It’s troubling to see images of American families assessing the soggy aftermath of a flood that’s just ravaged a city.

After the initial clean-up is complete and the floodwaters have receded, we’re left with a hard truth: sea-level rise and changes in precipitation patterns fueled by climate change, combined with population growth and natural changes along the coast, have contributed to the increased frequency and severity of floods. 

ADVERTISEMENT

More floods mean more losses. These losses can be devastating to communities, as schools, hospitals, roads and water plants are damaged, taking critical services away just when people need them. The costs, both for property owners and for taxpayers as a whole, can be immense. We can’t stop the rains or the floods, but we can build smarter. 

Adjusted for inflation, losses due to tropical storms and other flood events have tripled in real dollars over the past 50 years. Flood-related costs currently comprise approximately half of all natural disaster losses. A big part of the change is the result of population growth in coastal areas.  The situation has only become worse as sea levels rise along our coastline, largely a result of climate change.   

That’s why the two of us — one an environmentalist who largely supports the Obama administration’s environmental policies, the other a conservative activist who mostly opposes them — are both pleased that President Obama recently signed an executive order to protect Americans from the rising costs of floods.  

Under the executive order, the administration is enacting new standards to ensure government-funded projects like bridges, roads, schools, water treatment systems and other critical infrastructure are built safer, stronger and more resilient. The executive order doesn’t tell private individuals what to do with their own property. Local governments also remain free to spend their own money as they choose. But the new rules make clear that federal taxpayers won’t subsidize foolish development that damages the environment. It’s a policy on which both liberals and conservatives should be able to agree. 

It’s also long overdue. For four decades, the federal government’s safety benchmark was to elevate to the standards of a theoretical 100-year flood. But experience shows us that yesterday’s 100-year flood elevation may not protect us from tomorrow’s storms.  Our coastlines are shifting, both in response to natural changes, like land subsidence and erosion, and changes from human activity like greenhouse gas emissions, which lead to rising seas. New flood maps do a better job of telling us which areas are most vulnerable to flooding, but continued sea-level rise and the dynamic nature of coastlines mean we’ll have to continually update and improve our understanding of flood risk.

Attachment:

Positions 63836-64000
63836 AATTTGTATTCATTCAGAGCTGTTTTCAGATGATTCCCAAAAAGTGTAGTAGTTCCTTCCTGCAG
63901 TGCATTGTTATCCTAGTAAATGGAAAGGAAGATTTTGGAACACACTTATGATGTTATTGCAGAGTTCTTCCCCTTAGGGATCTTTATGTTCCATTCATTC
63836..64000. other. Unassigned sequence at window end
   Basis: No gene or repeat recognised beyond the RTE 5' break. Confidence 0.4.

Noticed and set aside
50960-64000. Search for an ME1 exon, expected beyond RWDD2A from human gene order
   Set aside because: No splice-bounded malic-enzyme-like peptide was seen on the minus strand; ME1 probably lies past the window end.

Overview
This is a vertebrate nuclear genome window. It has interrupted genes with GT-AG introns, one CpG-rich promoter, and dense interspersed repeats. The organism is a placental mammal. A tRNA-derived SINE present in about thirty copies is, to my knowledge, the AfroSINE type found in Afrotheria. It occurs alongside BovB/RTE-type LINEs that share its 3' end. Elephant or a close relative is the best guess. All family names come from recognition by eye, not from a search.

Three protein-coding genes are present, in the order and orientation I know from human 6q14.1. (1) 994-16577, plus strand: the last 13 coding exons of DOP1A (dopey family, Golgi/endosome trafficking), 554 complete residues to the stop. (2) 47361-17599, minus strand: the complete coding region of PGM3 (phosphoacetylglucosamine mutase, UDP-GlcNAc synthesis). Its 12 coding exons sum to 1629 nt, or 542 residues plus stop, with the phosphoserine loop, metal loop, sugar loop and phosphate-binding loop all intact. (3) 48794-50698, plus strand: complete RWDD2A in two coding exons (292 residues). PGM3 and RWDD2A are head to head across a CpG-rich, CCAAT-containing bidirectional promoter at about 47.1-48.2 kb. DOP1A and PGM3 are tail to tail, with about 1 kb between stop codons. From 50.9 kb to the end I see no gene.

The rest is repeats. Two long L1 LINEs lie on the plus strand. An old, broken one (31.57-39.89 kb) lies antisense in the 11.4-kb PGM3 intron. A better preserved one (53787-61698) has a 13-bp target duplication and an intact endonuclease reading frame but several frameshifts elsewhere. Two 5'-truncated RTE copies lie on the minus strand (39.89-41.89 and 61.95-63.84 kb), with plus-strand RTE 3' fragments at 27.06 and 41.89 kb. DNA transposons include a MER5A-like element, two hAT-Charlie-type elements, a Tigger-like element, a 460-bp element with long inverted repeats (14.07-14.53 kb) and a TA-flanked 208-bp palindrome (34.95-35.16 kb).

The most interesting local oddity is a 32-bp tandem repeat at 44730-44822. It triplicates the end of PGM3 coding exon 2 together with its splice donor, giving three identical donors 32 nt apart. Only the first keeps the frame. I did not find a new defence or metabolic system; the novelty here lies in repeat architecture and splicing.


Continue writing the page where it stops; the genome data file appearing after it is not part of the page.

The problem isn’t limited just to our coasts. One study found the 100-year flood stage calculated for Hannibal, Mo. – Mark Twain’s hometown on the Mississippi River – should more realistically be a 10-year flood stage. Researchers at the University of Iowa recently published a study that found floods are occurring with increased frequency across the Midwest. That’s why it’s so important to adopt improved flood protections now. 

The new standards give federal agencies flexibility to choose among three commonsense benchmarks that best fit local projects scheduled to receive federal funds. Projects can be built to the 100-year flood elevation plus at least two feet; the 500-year flood elevation; or the elevation to which floodwaters impacted by climate change could rise over a project’s expected lifetime. 

This is similar to what some states already do. Five states – Indiana, Wisconsin, New York, Maryland and Montana – already have minimum flood protection standards similar to the new federal standards. More than 230 local jurisdictions also have already adopted standards for all new commercial and residential construction — not just critical infrastructure – more protective than the 100-year flood elevation. 

Building projects to higher standards does not always mean higher costs. While initial construction costs may increase, the long-term costs of repairing or rebuilding after a flood may be avoided. When floods ravage America’s towns and cities, we feel for communities mourning mass inundation of homes, family businesses, schools and neighborhoods.

The new standards will make all communities safer and more secure. They’ll help Americans adapt to climate change and save tax dollars. They deserve enthusiastic support from those of all political stripes.

Lehner is executive director of the Natural Resources Defense Council, an environmental action group with 1.4 million members and online activists. Lehrer is the president of the R Street Institute, a non-profit, non-partisan, public policy research organization whose mission is to engage in policy research and outreach to promote free markets and limited, effective government.